- Stocks Enter Correction
Fears over the impact from the fast-spreading COVID-19 virus sent global markets reeling last week, with U.S. stocks registering their worst weekly performance since the 2008 financial crisis. U.S. equity markets were shaken after the World Health Organization raised its global virus risk level and more major companies warned that supply-chain disruptions could weaken sales and profit forecasts. Markets pared their weekly losses Friday after Fed Chairman Powell said that while the fundamentals of the economy remain strong, the central bank is closely monitoring the virus and is ready to act as warranted. Fed policymakers next meet on March 17-18 and an interest rate cut is widely forecast.
- Weekly Performance
For the week, all three major U.S. indices skidded more than 10%, officially meeting the designation of a market correction. The Dow Industrials plunged 12.36%, losing over 3,580 points, the S&P 500 lost 11.44%, and the tech-heavy Nasdaq Composite sank 10.52%. The benchmark S&P 500 fell for a seventh- straight day on Friday, its longest slide since 2016.
- Spending Slows, Incomes Jump
Personal incomes jumped by 0.6% in January, topping expectations for a 0.4% increase and follows a revised 0.1% rise in December. Personal spending grew at a slower 0.2% pace, half the revised 0.4% rate the prior month that was up from a previously reported 0.3% pace. In mixed takeaways, the household savings rate jumped to 7.9%, the highest since last April.
- Deep Sector Losses
All 11 major sectors within the S&P 500 ended sharply lower, with only Communication Services narrowly avoiding a double-digit weekly loss. Energy (-15.37%), Financials (-13.50%), and Materials (-12.55%) fell the most, while Communication Services (-9.45%), Consumer Staples (-10.43%), and Healthcare (-10.55%) fell the least.
- Treasury Yields Reach Record Lows
U.S. Treasury prices climbed notably higher amid the rotation into safer-haven assets, sending the yield on benchmark 10-year notes down 32.2 basis points last week to finish at 1.150%. Yields remain inverted with one, two, and three-month T-Bills closing out the week with higher yields than benchmark notes. Contrarily, gold prices fell by nearly $58 (-3.51%) to $1,585/oz. amid an acceleration in margin-call induced selling. Lastly, a weak fuel demand outlook caused WTI crude oil prices to plunge over 16% to end the week at a 14-month low of $44.76/barrel.
- News of rising COVID-19 cases outside of China last week drove volatility in markets higher and pushed the yield of 10-year Treasurys to a new record low. Through Thursday, the S&P 500 had its quickest correction (10%+ decline) from an all-time high (6 trading days). For the week, the S&P 500 was down 11.4% and declined by more than 3% in three out of five days. The S&P 500 has declined by 3% or more 96 times since 1980, with nearly a quarter of all occurrences in 2008. We anticipate further market volatility as investors monitor the impact of the COVID-19 virus on the global economy.
This report is created by Cetera Investment Management LLC.
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Additional risks are associated with international investing, such as currency fluctuations, political and economic instability, and differences in accounting standards.
The Dow Jones Industrial Average is a price-weighted average of 30 significant stocks traded on the New York Stock Exchange and the NASDAQ.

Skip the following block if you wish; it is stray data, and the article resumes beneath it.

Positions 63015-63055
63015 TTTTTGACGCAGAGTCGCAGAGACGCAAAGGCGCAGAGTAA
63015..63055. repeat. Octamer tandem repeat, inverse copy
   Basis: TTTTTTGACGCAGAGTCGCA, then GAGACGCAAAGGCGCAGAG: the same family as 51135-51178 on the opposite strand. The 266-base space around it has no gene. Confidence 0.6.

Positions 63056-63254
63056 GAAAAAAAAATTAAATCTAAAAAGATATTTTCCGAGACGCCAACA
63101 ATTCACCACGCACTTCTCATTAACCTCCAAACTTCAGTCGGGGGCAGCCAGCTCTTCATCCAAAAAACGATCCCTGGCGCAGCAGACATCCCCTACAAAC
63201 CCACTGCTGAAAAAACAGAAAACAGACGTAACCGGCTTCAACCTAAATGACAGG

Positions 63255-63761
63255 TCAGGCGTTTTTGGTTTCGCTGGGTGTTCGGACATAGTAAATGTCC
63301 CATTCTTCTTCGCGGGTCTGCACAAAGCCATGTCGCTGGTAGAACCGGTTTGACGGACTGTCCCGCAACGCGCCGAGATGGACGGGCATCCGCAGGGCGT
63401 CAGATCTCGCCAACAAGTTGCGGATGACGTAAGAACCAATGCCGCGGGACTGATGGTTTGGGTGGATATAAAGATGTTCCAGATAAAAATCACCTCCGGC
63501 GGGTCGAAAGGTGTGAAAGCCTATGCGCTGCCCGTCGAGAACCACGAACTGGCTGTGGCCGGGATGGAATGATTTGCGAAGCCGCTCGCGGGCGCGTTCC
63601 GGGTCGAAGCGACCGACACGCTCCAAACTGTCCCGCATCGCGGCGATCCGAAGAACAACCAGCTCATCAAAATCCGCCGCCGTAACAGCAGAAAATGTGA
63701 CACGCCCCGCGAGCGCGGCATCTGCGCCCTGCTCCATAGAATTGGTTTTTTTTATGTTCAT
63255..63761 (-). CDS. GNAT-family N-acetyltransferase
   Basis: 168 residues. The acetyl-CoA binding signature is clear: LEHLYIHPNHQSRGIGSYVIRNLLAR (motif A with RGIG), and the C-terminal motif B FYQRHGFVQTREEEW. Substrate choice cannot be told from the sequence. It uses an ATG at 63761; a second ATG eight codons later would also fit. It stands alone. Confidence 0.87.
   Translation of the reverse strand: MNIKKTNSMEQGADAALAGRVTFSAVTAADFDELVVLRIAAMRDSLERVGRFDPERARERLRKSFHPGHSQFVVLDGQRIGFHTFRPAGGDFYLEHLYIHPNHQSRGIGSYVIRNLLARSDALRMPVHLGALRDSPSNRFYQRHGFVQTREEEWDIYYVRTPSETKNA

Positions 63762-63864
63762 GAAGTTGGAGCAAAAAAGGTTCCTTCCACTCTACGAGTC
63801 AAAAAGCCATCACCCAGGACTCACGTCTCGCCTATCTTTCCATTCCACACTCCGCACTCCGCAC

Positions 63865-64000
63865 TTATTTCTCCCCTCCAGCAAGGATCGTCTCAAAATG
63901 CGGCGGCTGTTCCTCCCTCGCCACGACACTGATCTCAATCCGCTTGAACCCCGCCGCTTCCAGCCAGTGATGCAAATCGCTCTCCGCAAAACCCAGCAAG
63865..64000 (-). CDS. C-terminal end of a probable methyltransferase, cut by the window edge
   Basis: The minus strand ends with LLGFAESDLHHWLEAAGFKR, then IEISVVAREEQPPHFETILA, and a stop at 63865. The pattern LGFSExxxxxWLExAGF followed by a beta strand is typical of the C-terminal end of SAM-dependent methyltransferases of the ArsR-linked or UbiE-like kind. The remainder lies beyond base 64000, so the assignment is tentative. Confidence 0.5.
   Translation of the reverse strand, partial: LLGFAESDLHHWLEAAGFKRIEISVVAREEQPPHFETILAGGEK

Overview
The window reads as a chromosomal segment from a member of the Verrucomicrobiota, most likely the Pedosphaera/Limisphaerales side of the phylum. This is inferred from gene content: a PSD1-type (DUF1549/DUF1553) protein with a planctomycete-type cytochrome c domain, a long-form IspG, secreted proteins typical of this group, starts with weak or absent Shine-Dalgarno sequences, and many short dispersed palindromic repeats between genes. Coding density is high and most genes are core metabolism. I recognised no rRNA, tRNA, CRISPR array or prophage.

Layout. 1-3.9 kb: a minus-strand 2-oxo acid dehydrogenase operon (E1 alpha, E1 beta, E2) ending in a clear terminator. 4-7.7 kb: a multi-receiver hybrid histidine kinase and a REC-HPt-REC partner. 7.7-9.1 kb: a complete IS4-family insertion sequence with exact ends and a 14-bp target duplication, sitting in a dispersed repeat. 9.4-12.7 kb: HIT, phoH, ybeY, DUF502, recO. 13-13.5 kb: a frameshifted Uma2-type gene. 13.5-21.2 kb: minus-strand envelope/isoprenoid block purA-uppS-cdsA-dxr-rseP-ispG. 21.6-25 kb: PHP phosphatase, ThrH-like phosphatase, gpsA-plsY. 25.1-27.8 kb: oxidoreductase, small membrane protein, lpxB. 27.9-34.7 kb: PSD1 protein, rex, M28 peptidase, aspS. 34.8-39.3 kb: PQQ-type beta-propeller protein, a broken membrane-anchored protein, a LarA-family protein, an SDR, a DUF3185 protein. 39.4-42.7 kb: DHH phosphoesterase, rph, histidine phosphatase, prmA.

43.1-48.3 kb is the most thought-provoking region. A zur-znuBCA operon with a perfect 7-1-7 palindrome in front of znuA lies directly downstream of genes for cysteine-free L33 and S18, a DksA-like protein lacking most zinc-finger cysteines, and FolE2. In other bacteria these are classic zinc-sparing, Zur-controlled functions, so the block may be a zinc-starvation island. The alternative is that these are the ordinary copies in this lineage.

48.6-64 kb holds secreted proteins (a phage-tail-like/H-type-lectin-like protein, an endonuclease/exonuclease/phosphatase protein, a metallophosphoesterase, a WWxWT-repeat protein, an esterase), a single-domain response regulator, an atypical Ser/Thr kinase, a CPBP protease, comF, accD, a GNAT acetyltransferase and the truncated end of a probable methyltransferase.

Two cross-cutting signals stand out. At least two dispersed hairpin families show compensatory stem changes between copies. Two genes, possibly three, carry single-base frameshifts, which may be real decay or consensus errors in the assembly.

The S&P 500 is an index of 500 stocks chosen for market size, liquidity and industry grouping (among other factors) designed to be a leading indicator of U.S. equities and is meant to reflect the risk/return characteristics of the large cap universe.
The NASDAQ Composite Index includes all domestic and international based common type stocks listed on The NASDAQ Stock Market. The NASDAQ Composite Index is a broad-based index.
The Russell 2000 Index measures the performance of the small-cap segment of the U.S. equity universe and is a subset of the Russell 3000 Index representing approximately 10% of the total market capitalization of that index. It includes approximately 2000 of the smallest securities based on a combination of their market cap and current index membership.
The Russell 3000 Index measures the performance of the largest 3,000 U.S. companies representing approximately 98% of the investable U.S. equity market.
The Russell Midcap Index measures the performance of the mid-cap segment of the U.S. equity universe. It includes approximately 800 of the smallest companies in the Russell 1000 Index, based on a combination of their market cap and current index membership. The Russell Midcap represents approximately 31% of the total market capitalization of the Russell 1000 Index.
The Bloomberg Barclays US Aggregate Bond Index, which was originally called the Lehman Aggregate Bond Index, is a broad based flagship benchmark that measures the investment grade, US dollar-denominated, fixed-rate taxable bond market. The index includes Treasuries, government–related and corporate debt securities, MBS (agency fixed-rate and hybrid ARM pass-throughs), ABS and CMBS (agency and non-agency) debt securities that are rated at least Baa3 by Moody’s and BBB- by S&P. Taxable municipals, including Build America bonds and a small amount of foreign bonds traded in U.S. markets are also included. Eligible bonds must have at least one year until final maturity, but in practice the index holdings have a fluctuating average life of around 8.25 years. This total return index, created in 1986 with history backfilled to January 1, 1976, is unhedged and rebalances monthly.